Monday, June 10, 2019

The North Spokane Corridor is coming. … no seriously, it is, and quickly!

By Ryan Overton

Alright Spokane, it’s time to talk.

We know. We’ve heard it a thousand times. The North Spokane Corridor (NSC) will never be finished. To some the NSC is like a unicorn, often dreamed about but with no evidence of its existence, well. ... We get it. Building the NSC has been quite the process.
So we decided it’s time to have a heart to heart, and in this 3-part blog series we will give a full overview of what has been constructed, the struggles associated, what we are currently working on and looking ahead to its completion. Because this mysterious unicorn is becoming a reality.
The US 395 present and future interchange in Wandermere.

What is it?
Not familiar with the North Spokane Corridor project? In short, it’s a project to improve mobility by allowing drivers and freight to move north and south through Spokane from I-90 to US 395 at Wandermere. Once complete, it’ll decrease travel time and congestion while improving safety.

The beginning
Any good story starts with some history, and with the NSC, that history is long. The NSC has been discussed since the mid-1940’s with little movement. Proposals had tried and failed. But in the mid-1990’s buzz surrounding the NSC began to build. The first hurdle that was needed to get the ground moving was the final NSC Environmental Impact Statement (FEIS) which was approved in April 1997. This meant that what was once a myth might actually become something.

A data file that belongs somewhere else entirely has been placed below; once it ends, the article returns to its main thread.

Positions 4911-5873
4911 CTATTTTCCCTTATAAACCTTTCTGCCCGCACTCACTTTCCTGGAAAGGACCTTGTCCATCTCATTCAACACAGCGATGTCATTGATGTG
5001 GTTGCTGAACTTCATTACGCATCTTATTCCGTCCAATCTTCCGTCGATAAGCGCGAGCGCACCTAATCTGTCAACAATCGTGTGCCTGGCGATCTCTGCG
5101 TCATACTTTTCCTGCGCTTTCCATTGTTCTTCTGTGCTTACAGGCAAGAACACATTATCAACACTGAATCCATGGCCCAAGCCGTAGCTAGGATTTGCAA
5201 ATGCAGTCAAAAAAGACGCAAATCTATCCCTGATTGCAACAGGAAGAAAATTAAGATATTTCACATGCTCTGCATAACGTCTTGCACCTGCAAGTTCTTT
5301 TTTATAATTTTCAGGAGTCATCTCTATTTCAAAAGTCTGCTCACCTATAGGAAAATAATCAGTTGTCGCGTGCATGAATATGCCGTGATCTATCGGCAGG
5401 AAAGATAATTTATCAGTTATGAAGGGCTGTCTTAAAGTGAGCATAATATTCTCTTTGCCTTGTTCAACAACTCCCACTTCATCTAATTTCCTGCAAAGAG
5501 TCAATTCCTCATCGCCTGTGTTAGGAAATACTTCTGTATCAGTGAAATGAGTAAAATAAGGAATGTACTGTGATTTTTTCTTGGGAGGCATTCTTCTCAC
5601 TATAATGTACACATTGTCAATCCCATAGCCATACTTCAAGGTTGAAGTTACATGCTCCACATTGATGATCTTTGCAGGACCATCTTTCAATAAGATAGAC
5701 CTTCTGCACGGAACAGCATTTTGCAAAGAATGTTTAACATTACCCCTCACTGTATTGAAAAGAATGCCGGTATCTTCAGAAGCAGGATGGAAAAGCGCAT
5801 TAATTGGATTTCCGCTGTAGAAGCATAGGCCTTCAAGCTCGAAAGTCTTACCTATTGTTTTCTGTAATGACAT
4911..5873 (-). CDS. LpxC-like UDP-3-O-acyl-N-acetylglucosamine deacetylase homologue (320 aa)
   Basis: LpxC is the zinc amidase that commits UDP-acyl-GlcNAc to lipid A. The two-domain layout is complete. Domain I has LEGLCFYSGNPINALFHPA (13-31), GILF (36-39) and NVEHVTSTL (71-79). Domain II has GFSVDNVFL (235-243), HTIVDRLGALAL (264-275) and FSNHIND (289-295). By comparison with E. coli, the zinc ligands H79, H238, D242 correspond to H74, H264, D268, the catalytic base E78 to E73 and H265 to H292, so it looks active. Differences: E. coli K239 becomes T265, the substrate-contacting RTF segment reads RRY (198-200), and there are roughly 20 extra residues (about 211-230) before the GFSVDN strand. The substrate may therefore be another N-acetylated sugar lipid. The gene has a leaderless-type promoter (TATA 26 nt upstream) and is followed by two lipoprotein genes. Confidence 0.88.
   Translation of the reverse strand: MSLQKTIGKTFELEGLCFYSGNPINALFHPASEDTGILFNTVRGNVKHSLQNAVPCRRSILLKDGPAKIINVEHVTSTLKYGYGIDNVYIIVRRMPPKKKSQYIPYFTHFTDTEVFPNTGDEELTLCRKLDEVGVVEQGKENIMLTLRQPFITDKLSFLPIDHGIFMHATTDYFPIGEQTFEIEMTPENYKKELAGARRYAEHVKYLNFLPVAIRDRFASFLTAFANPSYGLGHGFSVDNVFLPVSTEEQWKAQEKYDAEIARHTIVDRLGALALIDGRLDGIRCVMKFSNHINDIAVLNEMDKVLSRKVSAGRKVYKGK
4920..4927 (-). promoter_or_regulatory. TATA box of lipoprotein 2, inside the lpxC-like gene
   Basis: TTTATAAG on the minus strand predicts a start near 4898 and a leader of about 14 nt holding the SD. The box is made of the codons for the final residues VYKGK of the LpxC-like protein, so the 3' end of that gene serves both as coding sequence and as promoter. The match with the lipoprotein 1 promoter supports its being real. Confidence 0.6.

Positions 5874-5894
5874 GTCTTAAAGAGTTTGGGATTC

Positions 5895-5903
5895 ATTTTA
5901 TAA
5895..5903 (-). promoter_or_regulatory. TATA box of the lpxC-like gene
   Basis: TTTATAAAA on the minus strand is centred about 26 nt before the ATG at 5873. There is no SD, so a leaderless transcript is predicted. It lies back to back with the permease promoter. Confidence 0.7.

The initial structure being built for the US 395 Wandermere interchange in June 2010.

In August 2001, the NSC broke ground with the first project, “Hawthorne Road to US 2 Grading.” No pavement was poured, but ground was moved, leaving one big missing piece: funding.

Our first large funding allocation came in 2003 when the State Nickel Gas Tax Package provided $321 million to the project. That funding covered roughly 23 percent of the total costs needed to build the NSC. This funded projects between 2003 and 2011, providing design, right-of-way purchases and construction of Francis to Farwell, the US 2 Wandermere interchange and US 2 Lowering projects.
An aerial view of the US 395 Wandermere
 interchange construction project.

More good news came in 2005 with passing of the Transportation Partnership Act (TPA). This allocated the NSC $152 million for projects between 2007 and 2019, meaning the project was about one-third funded. This funding went to right-of-way acquisitions north and south along I-90 between the Liberty Park and Sprague Avenue interchange. This also provided funding to design the southbound lanes project between Francis/Freya and Farwell interchanges. The NSC received $45 million in Federal “TIGER” funds to construct the southbound lanes project, Parksmith Road interchange and the first BNSF Rail Realignment. An additional $28 million of TPA funds were allocated to the NSC in 2009. It was that same year that the first portion, Francis to Farwell, opened to traffic.